On November 22, Judge Amos Mazzant, sitting in the Eastern District of Texas, issued an order enjoining implementation and enforcement of the US DOL’s new overtime exemption rules, that were set to go into effect on December 1, 2016 ( and yes – that is next week). The order was the result of a lawsuit, State of Nevada, et al v. United States Department of Labor, et al, filed by the attorneys general of 22 states, joined by various business groups, who argued that the DOL had acted unlawfully in implementing these regulations, and that there would be irreparable harm if they were allowed to go into effect.

For a quick refresher, the DOL’s new overtime rules raised the “salary threshold” an employee must have to be exempt from federal law’s overtime requirements from $455/week to $913/week (or $47,476 per year). According to the DOL’s estimates, this would make an additional 4.2 million workers eligible for overtime. This is the rule that the Texas judge has now blocked.

What does this mean? For obvious starters, the new DOL rules are not going into effect on December 1Even though this judge is in Texas and you may be a thousand miles away, this ruling applies nationwide.  So, unless and until the order is appealed and reversed, the DOL rules cannot be implemented and enforced.

What happens next?  In a word, no one knows. This order is temporary, although the judge indicated he may make it permanent, which would mean it would last for the duration of that case – which could be some months. While the case is pending, the temporary restraining order remains in place, meaning that the new overtime rule remains blocked nationwide.

The federal government can and likely will be immediately appeal this order to a federal appeals court. The higher court will then have to decide whether the judge abused his discretion in issuing the injunction.  At this early stage, it is impossible to predict the outcome. But appeals take time—meaning that it is very likely that the appeal (and the dispute over the new rule) will not be resolved by December 1. It is worth noting that the Fifth Circuit Court of Appeals, which is the court that would hear the appeal, is a conservative court that does not often reverse injunctions.

The Fifth Circuit’s affirmation of the lower federal court’s order would then tee up an appeal to the U.S. Supreme Court. With the Trump administration’s likely addition of a new conservative justice to replace the late Antonin Scalia on the nation’s highest court, the fate of the rule may become even more uncertain. There is also the possibility of appeals to the US Supreme Court, or a set of new regulations by the DOL.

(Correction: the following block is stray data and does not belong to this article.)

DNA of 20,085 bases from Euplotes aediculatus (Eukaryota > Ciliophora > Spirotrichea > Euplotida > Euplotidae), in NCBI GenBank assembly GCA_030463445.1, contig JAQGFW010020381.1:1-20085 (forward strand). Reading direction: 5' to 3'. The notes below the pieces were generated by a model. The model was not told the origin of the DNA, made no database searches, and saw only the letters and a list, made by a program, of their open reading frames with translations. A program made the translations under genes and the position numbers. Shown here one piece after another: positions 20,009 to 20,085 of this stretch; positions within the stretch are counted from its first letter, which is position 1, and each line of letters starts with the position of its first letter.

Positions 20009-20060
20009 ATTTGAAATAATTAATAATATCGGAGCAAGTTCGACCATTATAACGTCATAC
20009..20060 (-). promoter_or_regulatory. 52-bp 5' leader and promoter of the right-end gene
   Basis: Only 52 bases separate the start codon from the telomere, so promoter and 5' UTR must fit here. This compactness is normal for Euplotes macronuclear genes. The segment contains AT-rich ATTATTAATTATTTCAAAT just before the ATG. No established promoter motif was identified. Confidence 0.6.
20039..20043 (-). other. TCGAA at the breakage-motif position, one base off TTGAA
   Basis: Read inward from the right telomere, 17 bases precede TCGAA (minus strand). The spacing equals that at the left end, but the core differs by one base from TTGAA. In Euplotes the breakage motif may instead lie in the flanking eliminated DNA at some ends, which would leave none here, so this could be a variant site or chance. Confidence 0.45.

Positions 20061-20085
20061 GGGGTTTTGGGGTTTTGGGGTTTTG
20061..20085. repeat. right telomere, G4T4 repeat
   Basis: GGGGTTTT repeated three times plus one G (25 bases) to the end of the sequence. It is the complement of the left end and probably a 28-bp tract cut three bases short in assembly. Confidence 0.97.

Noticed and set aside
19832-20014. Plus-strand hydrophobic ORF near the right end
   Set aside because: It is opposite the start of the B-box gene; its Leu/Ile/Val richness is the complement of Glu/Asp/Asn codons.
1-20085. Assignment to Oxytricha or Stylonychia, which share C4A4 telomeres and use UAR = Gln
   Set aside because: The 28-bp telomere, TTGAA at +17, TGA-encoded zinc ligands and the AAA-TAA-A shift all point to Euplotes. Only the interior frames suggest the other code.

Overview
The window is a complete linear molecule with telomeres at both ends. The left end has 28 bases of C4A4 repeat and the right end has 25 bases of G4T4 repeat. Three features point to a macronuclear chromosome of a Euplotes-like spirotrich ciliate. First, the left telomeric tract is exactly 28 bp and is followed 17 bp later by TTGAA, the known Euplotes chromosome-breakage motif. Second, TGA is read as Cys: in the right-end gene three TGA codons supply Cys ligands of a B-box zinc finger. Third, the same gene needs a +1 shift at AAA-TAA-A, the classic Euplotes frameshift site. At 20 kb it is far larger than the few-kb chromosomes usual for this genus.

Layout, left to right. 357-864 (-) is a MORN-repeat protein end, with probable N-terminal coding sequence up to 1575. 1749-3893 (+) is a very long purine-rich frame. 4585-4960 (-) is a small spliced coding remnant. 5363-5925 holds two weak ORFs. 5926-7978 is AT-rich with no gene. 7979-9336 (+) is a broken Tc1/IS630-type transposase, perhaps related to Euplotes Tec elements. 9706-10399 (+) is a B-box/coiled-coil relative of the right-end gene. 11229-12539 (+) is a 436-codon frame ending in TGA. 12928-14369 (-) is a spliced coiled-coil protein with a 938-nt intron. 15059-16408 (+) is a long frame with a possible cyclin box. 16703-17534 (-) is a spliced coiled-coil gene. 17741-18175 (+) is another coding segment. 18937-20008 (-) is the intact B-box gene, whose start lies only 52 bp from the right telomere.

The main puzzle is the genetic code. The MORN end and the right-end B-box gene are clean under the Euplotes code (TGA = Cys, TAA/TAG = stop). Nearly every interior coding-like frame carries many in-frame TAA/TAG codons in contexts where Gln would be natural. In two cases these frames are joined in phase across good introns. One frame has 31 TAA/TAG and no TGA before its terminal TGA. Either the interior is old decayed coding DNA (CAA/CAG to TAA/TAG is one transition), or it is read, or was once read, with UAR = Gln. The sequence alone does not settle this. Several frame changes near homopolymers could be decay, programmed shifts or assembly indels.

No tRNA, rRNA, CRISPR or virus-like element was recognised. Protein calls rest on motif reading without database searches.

To complicate matters even further, it’s not clear that a Trump DOL will even continue to be supportive of the new overtime rule—it may simply stop the appeals, and abandon the rule – leaving the decision of the lower court intact.

What should employers do?

  • Many employers have already implemented or announced plans to implement these new regulations, by changing the exempt status of staff making less than the new threshold salary, or raising salaries to meet that threshold.  If you are in that category, you could (but don’t have to) lawfully roll back those changes and tell staff that they are not getting those raises.

Should you do that?  Our view is – probably not. Your employees are important to your success, and it would be a very bad employee relations move to roll back a salary increase. You may well lose good people and will likely cause the employees who stay to be confused and unhappy. Also, regardless of whether an employer is legally entitled under state or local laws to roll back a promised increase, we suspect that some employees (and plaintiffs’ lawyers) would be willing to argue against it in court. A better tactic is to explain to staff that the DOL rules have been blocked—but that you are still going to implement the raises. That will buy you a great deal of goodwill and loyalty.

  • What if you have not announced any changes?  In that case, you could make the decision to take the “wait and see” approach regarding these new regulations.  They are now not going into effect on December 1, so you have some breathing room.  Keep a close watch on the news and be prepared to roll out any necessary changes if and when the regulations are put into effect. Of course, this assumes that the changes can be halted without major disruption to your business.
  • If you do decide to roll back or halt changes that have been announced, consult with your employment counsel as to how to announce that change.  You should look at your policies, union contracts and other state and local laws, and make sure that this rollback will not subject to the company to claims from a creative plaintiff’s lawyer.
  • Also keep a careful watch on local developments.  Many cities and states (New York being one) have jumped on the DOL bandwagon and have proposed changes to the exemption rules and salary thresholds. If your state enacts its own new regulations, this Texas ruling will be of little help to you.  You will have to comply with the local law.

Overall, this ruling is a positive development for business. However, coming just a week before the rules were to be implemented, it is sure to create a great deal of uncertainly and confusion.  We will keep monitoring developments, so look for more posts on this important issue.


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